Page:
RAGING RIVER’S CHIEF OPERATING OFFICER IS FINDING WAYS TO KEEP COSTS DOWN AND PRODUCTION UP
Ajunior oil producer that’s able to grow its production without taking on additional debt in the current commodity environment probably sounds like the oil and gas industry’s version of a unicorn. But that’s what Raging River Exploration has been able to do, and that’s due in large part to Jason Jaskela. He has led the company’s efforts to optimize production from its core Viking play, and he’s done it while decreasing well costs in excess of 25 per cent. That’s greatly improved Raging River’s internal economics and allowed it to continue to grow despite the depressed commodity prices. “Between $45 and $50 is where we can put up marginal growth,” Jaskela says. “We’re one of the very few that can do that. It’s not astronomical, but we can show a bit of growth.”
Raging River’s cost-conscious ways are embedded in the company’s DNA, Jaskela says. “Ultimately, it comes from Neil [Roszell] – it comes from the top down. We’re a pretty basic and humble group, and we’re aligned with shareholders so we’re spending money like it’s our own dollar going into the ground. If you can go to the street with the best capital costs, and ultimately the best economics, you can do more with your business. So we’ve always strived to be the best. Status quo has never been good enough.” Raging River’s Beadle play is a case study in how the company has created value by testing new approaches and ideas. “Three years ago everybody had written that off,” Jaskela says. “Nobody believed that there was an economic resource there, and now today it’s probably our largest area. It was just by continually getting back in there, pushing technology and finding a way to develop that rock and make it productive.”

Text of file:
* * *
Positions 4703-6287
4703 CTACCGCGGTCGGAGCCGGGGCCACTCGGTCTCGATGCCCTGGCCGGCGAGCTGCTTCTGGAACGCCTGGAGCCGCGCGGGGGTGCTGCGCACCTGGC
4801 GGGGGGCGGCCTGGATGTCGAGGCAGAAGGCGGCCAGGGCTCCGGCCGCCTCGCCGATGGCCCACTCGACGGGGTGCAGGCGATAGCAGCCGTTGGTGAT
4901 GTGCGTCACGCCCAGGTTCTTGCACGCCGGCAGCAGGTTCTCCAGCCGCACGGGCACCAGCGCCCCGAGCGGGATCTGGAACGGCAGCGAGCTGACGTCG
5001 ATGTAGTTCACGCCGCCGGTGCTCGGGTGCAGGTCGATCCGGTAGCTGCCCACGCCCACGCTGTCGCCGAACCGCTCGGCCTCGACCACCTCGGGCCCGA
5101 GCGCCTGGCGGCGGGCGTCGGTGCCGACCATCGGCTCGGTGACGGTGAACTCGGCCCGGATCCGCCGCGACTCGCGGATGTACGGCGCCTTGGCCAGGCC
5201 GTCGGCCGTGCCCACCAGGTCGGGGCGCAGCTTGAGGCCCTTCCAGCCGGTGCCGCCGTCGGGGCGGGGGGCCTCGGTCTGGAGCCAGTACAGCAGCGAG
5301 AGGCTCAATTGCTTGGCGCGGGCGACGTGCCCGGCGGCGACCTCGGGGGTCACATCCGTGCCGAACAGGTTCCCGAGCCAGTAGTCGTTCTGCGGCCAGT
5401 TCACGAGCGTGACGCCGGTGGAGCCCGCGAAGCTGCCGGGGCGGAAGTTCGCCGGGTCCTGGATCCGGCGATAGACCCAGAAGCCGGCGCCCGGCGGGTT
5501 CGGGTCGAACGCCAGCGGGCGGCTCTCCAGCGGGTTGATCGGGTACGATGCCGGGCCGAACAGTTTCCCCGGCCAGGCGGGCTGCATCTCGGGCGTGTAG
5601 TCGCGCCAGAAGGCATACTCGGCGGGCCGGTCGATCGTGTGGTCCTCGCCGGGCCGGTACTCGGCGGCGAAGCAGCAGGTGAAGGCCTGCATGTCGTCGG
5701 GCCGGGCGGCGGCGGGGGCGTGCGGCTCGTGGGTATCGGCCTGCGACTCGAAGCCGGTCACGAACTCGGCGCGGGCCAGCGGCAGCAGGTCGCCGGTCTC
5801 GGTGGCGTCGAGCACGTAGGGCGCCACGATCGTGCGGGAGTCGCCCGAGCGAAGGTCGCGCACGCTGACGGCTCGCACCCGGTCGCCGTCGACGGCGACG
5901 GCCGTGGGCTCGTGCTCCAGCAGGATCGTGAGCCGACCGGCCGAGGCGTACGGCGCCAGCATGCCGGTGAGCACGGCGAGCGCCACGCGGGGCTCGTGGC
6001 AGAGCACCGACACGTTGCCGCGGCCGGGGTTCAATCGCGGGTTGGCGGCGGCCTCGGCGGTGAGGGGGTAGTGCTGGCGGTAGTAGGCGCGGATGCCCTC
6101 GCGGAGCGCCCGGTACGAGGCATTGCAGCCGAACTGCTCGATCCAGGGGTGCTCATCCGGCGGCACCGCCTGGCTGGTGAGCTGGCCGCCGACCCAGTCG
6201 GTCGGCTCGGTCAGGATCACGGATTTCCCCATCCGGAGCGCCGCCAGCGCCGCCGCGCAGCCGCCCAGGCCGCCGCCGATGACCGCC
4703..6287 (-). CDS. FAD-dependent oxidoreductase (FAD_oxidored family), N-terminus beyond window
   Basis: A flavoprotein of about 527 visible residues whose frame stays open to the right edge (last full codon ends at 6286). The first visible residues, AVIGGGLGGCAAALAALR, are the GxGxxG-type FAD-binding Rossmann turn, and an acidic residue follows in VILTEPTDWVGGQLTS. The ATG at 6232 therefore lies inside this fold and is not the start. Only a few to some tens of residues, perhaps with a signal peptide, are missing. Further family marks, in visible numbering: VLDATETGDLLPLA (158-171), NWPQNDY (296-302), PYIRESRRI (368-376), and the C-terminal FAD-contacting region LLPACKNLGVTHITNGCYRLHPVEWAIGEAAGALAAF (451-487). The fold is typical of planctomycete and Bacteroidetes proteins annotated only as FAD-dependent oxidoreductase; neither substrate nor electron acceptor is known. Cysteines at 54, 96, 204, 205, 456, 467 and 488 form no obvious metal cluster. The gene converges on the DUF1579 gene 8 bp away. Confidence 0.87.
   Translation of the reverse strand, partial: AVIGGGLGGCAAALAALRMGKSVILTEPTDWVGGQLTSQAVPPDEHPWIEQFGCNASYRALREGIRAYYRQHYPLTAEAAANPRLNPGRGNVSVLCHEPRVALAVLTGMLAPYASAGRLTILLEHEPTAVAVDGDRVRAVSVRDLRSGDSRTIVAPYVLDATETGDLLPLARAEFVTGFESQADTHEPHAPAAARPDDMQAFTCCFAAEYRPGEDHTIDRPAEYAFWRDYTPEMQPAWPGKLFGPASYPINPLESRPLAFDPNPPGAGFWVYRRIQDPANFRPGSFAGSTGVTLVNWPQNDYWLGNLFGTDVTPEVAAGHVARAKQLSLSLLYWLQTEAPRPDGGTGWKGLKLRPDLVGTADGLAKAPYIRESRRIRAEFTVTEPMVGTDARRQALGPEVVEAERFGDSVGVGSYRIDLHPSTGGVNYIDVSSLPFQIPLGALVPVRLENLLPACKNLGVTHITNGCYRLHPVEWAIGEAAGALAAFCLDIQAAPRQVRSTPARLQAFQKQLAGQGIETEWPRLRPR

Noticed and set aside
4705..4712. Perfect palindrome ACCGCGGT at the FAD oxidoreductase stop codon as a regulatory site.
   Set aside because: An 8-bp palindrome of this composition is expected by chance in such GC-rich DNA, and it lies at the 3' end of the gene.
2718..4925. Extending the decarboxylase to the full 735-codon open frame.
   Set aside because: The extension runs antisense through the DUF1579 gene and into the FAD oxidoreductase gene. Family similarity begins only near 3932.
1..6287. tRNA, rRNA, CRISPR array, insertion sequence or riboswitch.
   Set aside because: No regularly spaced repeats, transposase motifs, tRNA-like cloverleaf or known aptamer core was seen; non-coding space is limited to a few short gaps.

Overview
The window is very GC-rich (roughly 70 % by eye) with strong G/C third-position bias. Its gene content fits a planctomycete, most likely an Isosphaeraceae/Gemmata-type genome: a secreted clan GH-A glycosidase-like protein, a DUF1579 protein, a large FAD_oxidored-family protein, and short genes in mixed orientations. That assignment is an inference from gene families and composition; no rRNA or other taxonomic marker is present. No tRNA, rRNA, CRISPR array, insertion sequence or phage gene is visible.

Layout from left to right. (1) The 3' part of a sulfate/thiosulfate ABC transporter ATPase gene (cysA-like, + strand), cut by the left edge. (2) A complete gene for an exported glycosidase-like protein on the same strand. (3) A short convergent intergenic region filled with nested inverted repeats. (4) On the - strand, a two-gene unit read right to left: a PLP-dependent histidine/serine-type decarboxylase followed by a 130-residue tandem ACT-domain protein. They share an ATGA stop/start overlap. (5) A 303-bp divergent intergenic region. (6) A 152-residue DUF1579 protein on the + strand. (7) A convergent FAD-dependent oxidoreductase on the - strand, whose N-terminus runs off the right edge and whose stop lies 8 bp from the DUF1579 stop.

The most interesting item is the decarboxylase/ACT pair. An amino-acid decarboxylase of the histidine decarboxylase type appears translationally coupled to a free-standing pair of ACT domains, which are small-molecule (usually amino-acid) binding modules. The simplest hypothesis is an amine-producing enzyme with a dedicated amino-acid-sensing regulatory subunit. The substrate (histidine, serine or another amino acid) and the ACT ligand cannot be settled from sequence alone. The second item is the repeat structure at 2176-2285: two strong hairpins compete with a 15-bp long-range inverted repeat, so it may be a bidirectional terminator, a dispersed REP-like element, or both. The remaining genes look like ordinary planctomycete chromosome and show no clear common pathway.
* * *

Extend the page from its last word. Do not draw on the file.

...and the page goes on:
One of the ways it’s made that rock more productive has been by optimizing the spacing and configuration of its wells. As a result, while it experimented with densities ranging from 16 to 28 wells per section, it settled on 22 as the best fit for its assets. “We realized, looking at our oil in place, that there was opportunity in some of our lands to develop that further,” Jaskela says. “The longer-term plan for this play in a lot of the acreage is in water flooding, so we tied our in-fill spacing back to what was optimal for future water floodability.” But while Raging River is always testing out new ideas, technologies and approaches in an effort to
reduce costs, it’s tried to avoid loading all of the pain that’s currently being felt in the market onto the shoulders of its service providers. “There’s no benefit for us in bankrupting our service providers. It’s a relationship, and we’re very aware of that. Our service providers are guys that helped us to develop the play. We’ve done it together. So it’s a continual discussion with them.”
It’s also a continual discussion with the members of Jaskela’s own team, one that’s taken him out of the field more often than he might like. “I cut my teeth in coveralls. Operations is my background, so I kind of like going back to my roots. But I don’t get to do it very often any more.” But, he says, learning to delegate and manage a team of employees is all part of being a first-rate executive. “All of us in this office are very technical, and love to do the work. But it’s a transition that has to happen. Everybody in this office, right from Neil down through all of our execs, are all capable of doing the real technical work, and we all love to do it. But at the same time you have to recognize that you have other staff that you need to guide and empower. That’s a big part of it: you have to give them the rope to make their own decisions.” They’ve made some good ones, lately – and it stands to reason they’ll continue to as long as Jaskela is the one feeding them the rope.